ASHRAE 110: What You Need to Know About Fume Hood Safety Inspections

The main purpose of installing a fume hood in a laboratory is safety. It’s that simple. The better the fume hood, the safer the employee and when it comes to toxic chemicals and tracer gases, you can’t be too careful. Because the safety standard is so high for labs, it’s not only critical to have your fume hood testing annually, it’s also illegal not to. The fume hood testing standard is known as the ASHRAE 110 and here’s what you need to know about.

There are three things that the tester is checking when performing a fume hood safety inspection: flow visualization, face velocity, and tracer gas performance. The measuring scale is broken down into four ratings which are “fail, poor, fair and good” and of course the aim of the test is for the fume hood to rate “good” which ensures lab safety and compliance.

Flow visualization consists of two tests known as local smoke and gross smoke. These names are self-explanatory in that the tester utilizes smoke to check for leaks, or cracks in the fume hood, structural defects, air flow inefficiency or other issues that may allow gas to escape. A smoke gun is used to perform this test but the gross smoke measurement is done on a macro level in which a smoke bomb is detonated in the middle of the fume hood. If any smoke escapes out of the front of the hood during either test, the fume hood will receive a “fail” rating and appropriate action must be taken to rectify it.

Face velocity is the measurement of air flow through the fume hood. Different fume hoods have face velocity specifications for ventilating gases and it’s important that the fume hood maintain these levels. Otherwise, it’s considered compromised and unsafe. This test is performed with the sash open 25%, 50% and 100% using a device that measures air flow at different place within the hood. Those readings are then compared to the manufacturer’s specifications for that fume hood to ensure complete functionality.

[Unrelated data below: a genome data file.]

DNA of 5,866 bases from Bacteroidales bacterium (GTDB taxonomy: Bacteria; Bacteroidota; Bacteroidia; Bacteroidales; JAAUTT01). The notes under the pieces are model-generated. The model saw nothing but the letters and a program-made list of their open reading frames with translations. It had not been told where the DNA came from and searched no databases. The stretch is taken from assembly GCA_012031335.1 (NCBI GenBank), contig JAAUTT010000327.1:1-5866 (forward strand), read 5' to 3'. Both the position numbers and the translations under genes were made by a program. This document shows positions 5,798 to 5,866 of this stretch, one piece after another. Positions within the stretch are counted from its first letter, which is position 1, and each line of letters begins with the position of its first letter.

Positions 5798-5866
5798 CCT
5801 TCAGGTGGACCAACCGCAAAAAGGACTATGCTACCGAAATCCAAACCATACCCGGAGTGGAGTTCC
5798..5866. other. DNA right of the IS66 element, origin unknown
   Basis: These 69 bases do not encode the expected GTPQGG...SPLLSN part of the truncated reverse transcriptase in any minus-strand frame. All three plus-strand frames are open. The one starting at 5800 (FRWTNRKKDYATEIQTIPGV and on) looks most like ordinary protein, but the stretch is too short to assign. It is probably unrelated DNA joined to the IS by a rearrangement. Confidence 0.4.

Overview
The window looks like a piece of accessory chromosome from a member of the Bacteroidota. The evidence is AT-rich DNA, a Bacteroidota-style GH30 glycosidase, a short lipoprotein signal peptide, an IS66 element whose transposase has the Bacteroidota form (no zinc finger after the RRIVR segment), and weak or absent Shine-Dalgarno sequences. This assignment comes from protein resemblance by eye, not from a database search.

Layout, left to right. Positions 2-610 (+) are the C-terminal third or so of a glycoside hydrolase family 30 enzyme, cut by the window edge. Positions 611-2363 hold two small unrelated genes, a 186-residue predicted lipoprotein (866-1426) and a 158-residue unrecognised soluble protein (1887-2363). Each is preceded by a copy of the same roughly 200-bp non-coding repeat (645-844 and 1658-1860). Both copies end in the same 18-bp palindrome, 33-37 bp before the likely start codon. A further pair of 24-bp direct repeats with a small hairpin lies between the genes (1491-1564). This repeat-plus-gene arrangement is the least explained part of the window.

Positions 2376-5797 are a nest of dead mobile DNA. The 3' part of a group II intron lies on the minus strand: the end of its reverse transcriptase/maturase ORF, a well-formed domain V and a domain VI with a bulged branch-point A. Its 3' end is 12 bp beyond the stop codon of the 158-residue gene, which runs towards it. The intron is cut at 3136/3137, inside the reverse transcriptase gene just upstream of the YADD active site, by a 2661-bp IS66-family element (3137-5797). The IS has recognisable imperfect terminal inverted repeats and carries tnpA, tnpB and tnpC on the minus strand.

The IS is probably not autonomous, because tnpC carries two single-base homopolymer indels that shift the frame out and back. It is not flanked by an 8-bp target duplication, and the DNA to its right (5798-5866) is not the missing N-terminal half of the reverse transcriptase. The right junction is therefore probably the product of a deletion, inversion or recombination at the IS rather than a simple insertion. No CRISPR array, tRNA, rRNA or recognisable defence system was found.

The tracer gas test is performed to check for leaks within the hood. A mannequin in placed in front of the hood in different places for five minutes at a time. The sash is opened and closed accordingly, and the data is collected using a probe attached to the mannequin. If the probe measures more than .05 ppm (parts per million) of tracer gas, the fume hood receives a “fail” rating.

For a lab to be considered “safe” the fume hood must function properly, efficiently, and safely, hence the testing. The fume hood is a machine, after all, and thus subject to the same level of wear and tear as any other manufactured product. Annual testing ensures that your fume hood is durable but, more importantly, that it’s safe to operate. The ASHRAE 110 test confirms this safety and guarantees compliance with governmental and industry standards.